Oh the shock and disgust as my clients realized to their horror the size of their penalty! You see they were breaking their mortgage mid-term. What their bank didn’t emphasized nearly enough on signing three years ago were the consequences of their obligation if life happened. Herein lies the ugly reality of the Early Mortgage Penalty. I can help you avoid the same…read on!
Toronto Interest Rates Aren’t Everything
I get a lot of phone calls these days that go something like this: “What is your best interest rate for a five year fixed mortgage?” Sounds like a valid question. And yet there is so much more than meets the eye. Although the interest rate you secure for your mortgage is important – I won’t hesitate to be the one to break it to you that your interest rate isn’t everything. The contract you sign (that may or may not be explained thoroughly) has far reaching and potentially expensive ramifications if someone with expertise doesn’t ask you some very pointed questions. Questions like:
- Do you plan on starting a family in the next two years? (outgrowing the home you are purchasing)
- Does your career plan have potential for a location change? Do you work in a field that career progression requires geographic flexibility? (moving to a new city)
- Does your income have the chance to vary greatly from year to year? (having to downsize to a smaller home)
Although not an exhaustive list – the information a client presents to me in discovery will illicit pointed questions to help influence what type of mortgage we secure. This includes thinking ahead to the potential Early Mortgage Penalty you will pay if you have to break mid-term. I wrote more about all of the bank posted rate traps if you want a deep dive into learning more.
Fixed VS Variable Penalties
There are two different ways a penalty is calculated when you break your mortgage mid term (generally speaking).
The first is when you sign up for a fixed rate mortgage. The way each bank calculates the Early Mortgage Penalty varies and their language is confusing (not gonna lie it’s on purpose) however here is in layman’s terms how it affects you:
- You have a 300K mortgage remaining with two years left in your five year fixed rate mortgage and you want to break it.
- The bank calculates the closest term to yours and looks at their interest rate for the same remaining term.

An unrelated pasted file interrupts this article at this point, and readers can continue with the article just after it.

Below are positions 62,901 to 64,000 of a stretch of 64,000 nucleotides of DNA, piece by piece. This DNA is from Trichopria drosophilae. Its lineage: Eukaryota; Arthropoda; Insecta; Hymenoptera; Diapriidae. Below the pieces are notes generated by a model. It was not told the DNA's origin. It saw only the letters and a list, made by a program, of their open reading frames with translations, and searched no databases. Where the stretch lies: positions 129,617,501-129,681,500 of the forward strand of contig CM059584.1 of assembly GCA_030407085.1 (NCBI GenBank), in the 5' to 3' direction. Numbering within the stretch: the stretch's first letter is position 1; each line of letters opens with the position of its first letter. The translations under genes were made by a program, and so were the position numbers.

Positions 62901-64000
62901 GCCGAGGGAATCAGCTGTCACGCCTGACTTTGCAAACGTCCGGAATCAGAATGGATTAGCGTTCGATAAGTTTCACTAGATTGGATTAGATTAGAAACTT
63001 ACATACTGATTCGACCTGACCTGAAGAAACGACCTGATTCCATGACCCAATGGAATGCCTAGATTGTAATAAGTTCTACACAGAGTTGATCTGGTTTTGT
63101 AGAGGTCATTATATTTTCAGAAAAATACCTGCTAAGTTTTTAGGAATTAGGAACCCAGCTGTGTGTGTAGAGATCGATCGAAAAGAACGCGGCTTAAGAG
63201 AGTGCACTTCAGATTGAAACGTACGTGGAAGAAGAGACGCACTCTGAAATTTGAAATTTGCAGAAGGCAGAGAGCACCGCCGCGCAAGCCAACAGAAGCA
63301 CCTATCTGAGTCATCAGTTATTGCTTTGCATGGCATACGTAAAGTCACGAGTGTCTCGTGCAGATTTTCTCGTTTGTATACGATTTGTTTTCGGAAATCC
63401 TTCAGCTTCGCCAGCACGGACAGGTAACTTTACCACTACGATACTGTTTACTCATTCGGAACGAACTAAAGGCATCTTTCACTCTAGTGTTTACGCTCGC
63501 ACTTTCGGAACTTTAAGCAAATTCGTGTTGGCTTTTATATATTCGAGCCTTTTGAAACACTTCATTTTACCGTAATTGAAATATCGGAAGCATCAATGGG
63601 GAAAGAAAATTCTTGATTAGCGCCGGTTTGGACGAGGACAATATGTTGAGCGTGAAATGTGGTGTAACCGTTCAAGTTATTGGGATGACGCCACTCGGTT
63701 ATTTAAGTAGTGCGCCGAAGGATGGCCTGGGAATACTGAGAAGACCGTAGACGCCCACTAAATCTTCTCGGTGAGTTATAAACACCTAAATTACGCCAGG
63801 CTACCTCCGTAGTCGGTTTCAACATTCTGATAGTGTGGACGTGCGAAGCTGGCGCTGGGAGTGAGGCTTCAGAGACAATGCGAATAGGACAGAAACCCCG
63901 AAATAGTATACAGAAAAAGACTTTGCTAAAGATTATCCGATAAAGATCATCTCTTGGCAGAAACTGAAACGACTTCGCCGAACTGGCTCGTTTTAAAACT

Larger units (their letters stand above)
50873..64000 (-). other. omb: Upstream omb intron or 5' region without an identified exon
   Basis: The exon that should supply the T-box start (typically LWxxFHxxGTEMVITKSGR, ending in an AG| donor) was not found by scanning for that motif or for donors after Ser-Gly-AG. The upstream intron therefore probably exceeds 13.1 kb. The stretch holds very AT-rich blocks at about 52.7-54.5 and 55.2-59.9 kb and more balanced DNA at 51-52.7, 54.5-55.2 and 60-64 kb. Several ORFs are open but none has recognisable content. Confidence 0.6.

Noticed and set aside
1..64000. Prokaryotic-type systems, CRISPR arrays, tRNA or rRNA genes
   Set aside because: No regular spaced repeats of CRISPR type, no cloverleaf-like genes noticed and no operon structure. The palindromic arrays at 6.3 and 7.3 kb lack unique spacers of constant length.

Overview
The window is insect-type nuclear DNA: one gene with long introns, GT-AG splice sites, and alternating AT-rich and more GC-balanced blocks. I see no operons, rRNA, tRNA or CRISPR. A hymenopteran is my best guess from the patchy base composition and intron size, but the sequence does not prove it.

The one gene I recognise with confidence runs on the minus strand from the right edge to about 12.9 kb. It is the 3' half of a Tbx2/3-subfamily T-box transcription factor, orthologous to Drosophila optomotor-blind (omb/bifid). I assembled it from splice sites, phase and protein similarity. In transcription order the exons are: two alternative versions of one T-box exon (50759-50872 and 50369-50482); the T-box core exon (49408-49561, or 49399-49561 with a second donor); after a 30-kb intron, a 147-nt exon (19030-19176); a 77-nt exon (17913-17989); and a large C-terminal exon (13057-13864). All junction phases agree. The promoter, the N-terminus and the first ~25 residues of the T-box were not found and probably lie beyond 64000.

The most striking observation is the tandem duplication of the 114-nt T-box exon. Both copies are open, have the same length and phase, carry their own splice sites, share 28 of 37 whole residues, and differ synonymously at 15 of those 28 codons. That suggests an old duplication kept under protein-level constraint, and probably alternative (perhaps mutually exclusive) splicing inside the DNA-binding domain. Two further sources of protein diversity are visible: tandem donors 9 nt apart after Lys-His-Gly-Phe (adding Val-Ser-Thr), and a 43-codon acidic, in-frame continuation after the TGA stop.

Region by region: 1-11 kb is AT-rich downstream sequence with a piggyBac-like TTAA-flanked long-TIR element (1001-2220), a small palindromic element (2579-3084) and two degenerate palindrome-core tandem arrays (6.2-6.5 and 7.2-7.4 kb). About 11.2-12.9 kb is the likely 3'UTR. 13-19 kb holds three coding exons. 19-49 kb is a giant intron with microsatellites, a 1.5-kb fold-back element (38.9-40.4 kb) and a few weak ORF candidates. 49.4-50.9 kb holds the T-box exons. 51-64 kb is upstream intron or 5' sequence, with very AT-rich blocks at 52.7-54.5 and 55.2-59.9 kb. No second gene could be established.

- They take your interest rate at time of signing and compare it to what they can lend out your 300K to the next guy.
- If there is a deficit or they are losing money (3.49% on signing and 2.99% today or -0.5%) you will pay the difference over the 24 months remaining
- If there is a benefit to the bank to lending out your money at a higher interest rate – you will pay the three month interest penalty and be on your way
The second way is how the bank calculates your penalty for a variable rate mortgage:
- Typically you are faced with a standard three month interest penalty
Important Caution For Toronto Bank Mortgage Holders
The banks don’t play fair when it comes to the fine print in your mortgage contract. Like when you are taking your mortgage based on a discount off of the bank’s posted rate. The bank will advise you when you go to break the mortgage – the penalty is not discounted. This is a huge disparity and creates artificially high penalties to break a mortgage early. It’s buyer beware as for the most part the bank does not feel the need to disclose this upfront.
As a value added service to all my present and future clients – I perform a complementary contract review and as part of your New Year’s financial resolutions – there is no better way to get your largest financial obligation in order than to dust off your contract and see what benefits there are in doing some mortgage planning before changes present themselves. Contact me or fill out the form below and let’s get get some light shed on your situation!